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    How Benh Zeitlin tamed ‘Beasts of the Southern Wild’

    Benh Zeitlin with Quvenzhané Wallis, during a Boston visit to promote “Beasts of the Southern Wild.”
    Jonathan Wiggs/Globe Staff
    Benh Zeitlin with Quvenzhané Wallis, during a Boston visit to promote “Beasts of the Southern Wild.”

    ‘A film is such a gigantic thing to bring into the world,” Benh Zeitlin says, “that it creates its own fate in a lot of ways.” The fate of Zeitlin’s debut feature, “Beasts of the Southern Wild,” which he directed and co-wrote, would seem never to have been in doubt. It won the Grand Jury Prize for drama at Sundance this year and then earned raves at the Cannes Film Festival’s Un Certain Regard competition for works by younger, innovative filmmakers. It opens in Boston Friday.

    Fox Searchlight Pictures
    “I feel like we were meant to find her,” director Benh Zeitlin says of Quvenzhané Wallis (right), who was cast as Hushpuppy after 4,000 girls had auditioned.

    Zeitlin, 29, was here recently to promote the film, along with its two stars, Quvenzhané “Nazie” Wallis and Dwight Henry. Yet the actors’ having ended up in the film is a reminder of just how uncertain the fate of “Beasts” once was.

    Wallis plays the film’s 6-year-old heroine, Hushpuppy. Henry plays her father, Wink. They live in a small community on the Gulf of Mexico that endures a hurricane and its aftermath. Of course describing “Beasts” that way is a bit like saying “King Lear” is the story of a failed retirement plan. It’s accurate so far as it goes, but leaves out a whole lot. Suffice it to say that, like Cordelia and Lear, the characters Wallis and Henry play are crucial to the story’s workings.


    Wallis’s and Henry’s performances are just as crucial to the film’s success. Neither had ever acted before. Wallis was cast only after 4,000 other children had auditioned for the part. Henry was (and is) co-owner of the Buttermilk Drop Bakery & Cafe, which was across the street from the film’s casting office, in New Orleans’ Treme neighborhood. He turned down the part three times before finally agreeing.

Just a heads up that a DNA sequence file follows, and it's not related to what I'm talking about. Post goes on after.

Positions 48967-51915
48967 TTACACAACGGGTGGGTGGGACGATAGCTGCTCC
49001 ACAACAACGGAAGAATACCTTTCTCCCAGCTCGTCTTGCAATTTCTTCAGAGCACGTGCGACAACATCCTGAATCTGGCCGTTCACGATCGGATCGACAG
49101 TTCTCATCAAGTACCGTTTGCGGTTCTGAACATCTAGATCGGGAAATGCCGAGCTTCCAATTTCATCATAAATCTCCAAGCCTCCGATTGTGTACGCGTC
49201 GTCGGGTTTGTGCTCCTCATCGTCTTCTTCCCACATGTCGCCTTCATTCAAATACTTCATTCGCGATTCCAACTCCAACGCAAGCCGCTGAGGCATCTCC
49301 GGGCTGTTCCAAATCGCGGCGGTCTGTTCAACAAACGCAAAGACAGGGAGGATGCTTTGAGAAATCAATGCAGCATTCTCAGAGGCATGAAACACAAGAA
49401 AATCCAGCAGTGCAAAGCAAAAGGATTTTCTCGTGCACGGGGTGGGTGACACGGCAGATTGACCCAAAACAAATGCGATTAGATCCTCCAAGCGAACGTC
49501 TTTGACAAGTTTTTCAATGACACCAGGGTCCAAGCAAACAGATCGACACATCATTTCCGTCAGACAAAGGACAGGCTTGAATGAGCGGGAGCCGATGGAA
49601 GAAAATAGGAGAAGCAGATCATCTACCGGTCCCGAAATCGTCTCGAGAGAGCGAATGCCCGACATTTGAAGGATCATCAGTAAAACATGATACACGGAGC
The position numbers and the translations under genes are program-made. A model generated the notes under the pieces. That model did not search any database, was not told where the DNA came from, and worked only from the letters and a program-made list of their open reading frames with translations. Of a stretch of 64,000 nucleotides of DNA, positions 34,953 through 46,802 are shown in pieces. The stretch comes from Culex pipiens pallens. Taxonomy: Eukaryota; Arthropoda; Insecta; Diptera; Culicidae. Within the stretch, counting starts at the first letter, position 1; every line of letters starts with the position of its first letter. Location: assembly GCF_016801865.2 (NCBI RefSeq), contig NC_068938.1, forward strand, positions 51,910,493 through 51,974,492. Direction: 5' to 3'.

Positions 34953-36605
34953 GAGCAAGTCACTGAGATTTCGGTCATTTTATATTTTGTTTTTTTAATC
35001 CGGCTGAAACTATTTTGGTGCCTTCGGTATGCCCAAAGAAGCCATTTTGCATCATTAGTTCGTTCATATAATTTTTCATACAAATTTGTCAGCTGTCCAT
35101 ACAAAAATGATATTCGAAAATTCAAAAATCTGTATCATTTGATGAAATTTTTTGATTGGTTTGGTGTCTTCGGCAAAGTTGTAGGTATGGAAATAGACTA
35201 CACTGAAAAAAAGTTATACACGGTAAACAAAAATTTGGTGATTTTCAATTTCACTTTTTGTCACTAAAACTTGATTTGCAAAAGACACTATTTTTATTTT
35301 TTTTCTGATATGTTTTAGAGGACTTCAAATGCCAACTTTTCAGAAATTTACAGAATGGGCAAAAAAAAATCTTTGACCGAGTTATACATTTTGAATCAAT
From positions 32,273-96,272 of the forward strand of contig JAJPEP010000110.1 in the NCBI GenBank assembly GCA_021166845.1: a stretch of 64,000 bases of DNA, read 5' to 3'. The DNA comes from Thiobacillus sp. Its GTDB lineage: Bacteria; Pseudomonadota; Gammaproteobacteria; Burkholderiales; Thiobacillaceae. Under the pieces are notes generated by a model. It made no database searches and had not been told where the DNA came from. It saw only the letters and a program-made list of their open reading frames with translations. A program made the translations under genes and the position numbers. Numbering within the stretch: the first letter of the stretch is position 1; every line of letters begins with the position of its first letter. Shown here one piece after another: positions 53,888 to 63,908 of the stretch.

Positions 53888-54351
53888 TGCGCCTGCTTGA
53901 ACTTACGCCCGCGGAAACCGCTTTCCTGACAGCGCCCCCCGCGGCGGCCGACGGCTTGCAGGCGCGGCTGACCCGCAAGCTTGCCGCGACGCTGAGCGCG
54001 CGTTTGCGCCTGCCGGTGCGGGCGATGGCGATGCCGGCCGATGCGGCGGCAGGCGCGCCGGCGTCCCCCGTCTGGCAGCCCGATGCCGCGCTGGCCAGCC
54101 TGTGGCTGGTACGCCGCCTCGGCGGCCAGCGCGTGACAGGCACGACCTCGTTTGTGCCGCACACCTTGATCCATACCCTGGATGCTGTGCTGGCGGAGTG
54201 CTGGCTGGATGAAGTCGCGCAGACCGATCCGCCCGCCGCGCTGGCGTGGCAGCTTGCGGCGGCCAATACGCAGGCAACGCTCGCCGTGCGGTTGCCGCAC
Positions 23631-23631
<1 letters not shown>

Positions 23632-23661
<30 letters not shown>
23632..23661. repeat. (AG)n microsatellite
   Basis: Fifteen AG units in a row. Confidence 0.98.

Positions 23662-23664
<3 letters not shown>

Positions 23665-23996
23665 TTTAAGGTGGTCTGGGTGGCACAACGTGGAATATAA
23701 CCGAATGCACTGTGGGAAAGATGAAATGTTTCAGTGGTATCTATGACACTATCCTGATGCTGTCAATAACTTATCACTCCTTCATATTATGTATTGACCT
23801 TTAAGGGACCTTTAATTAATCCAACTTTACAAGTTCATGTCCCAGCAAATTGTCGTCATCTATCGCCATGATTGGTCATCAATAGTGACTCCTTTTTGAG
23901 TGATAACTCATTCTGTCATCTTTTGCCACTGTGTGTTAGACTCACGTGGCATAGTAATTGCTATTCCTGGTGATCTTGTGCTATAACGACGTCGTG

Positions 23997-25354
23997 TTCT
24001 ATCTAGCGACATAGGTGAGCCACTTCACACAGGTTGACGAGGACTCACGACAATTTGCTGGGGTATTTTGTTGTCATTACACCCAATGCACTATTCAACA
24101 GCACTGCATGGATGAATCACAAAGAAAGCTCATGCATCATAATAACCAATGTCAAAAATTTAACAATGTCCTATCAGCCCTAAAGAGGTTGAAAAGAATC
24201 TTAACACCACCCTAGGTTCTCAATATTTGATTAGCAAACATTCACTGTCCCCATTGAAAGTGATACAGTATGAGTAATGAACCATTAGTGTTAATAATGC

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    (A buttermilk drop? “It’s a cross between a poundcake and a cake doughnut,” says Henry. “It’s a round ball with a creamy, rich glaze over and around the whole ball.” “They’re good,” adds Wallis.)

    “I feel like we were meant to find her; same with Dwight,” Zeitlin says. “Both things feel equally sort of preordained. It’s almost like a planet. You’re creating a planet and it has this gravitational force if it’s big enough, if it’s true enough. Things like Nazie and Dwight are things that got wrapped into that gravity and came to us for a reason.”

    That Zeitlin, 29, would become a filmmaker might seem preordained, too. Growing up in New York, he made his first film at 6. He made it with a friend, Crockett Doob, who’s one of the editors of “Beasts.” Then in middle school he started going on Saturdays to the house of a friend with a VHS camera, and they’d make a film “pretty much every week,” Zeitlin recalls.

    After majoring in film studies at Wesleyan, Zeitlin moved to New Orleans and made several shorts. He lives in the Bywater district. “People always talk about getting hooked on the city,” he says, “Something gets inside you, and you can’t leave. For me, it has to do with a different type of freedom that exists there. It’s something that comes very much from what a dangerous place it is: how close to the edge it is, how close to destruction it is, this sort of cloud that hangs over the city. The whole film was really inspired by me trying to figure out what this magnetism is. It’s not that you’re drawn to danger but to a type of fearlessness that is willing to live near danger.”


    The film originated as a play, “Juicy and Delicious,” by Zeitlin’s co-writer, Lucy Alibar. That was four years ago. “It probably started more as a comedy and more fantastical in the original vision,” Zeitlin says. “I don’t actually think of the film as a fantasy anymore. It’s a film about what it’s like to be 6. When you’re that age you’re not separating out reality and fantasy the way you start to as you get older. . . . It’s [Hushpuppy’s] movie and she makes the rules.”

    Those rules are based on feeling rather than logic or sequential order. “It’s not a film that’s structured on events,” Zeitlin explains. “It’s not plot-structured, even though there are many events and adventures. It’s an emotional structure. The film operates more like a piece of music. It’s something that builds emotionally, with verse and choruses, and moves toward an overwhelming finale.”

    Zeitlin says he has a new project in the works, but he’s not at liberty to talk about it. Wallis goes back to school. A straight-A student, she’ll be starting fourth grade. Henry is putting together an online operation for his bakery, which he hopes to have up by the end of the year. Oh, and he’s developing a new pastry to add to the bakery’s menu. He’s going to name it “Hushpuppy.” “It won’t be like what people think of as hushpuppies,” he says, “you know, made out of cornmeal. This will taste real, real good.”

    Mark Feeney can be reached at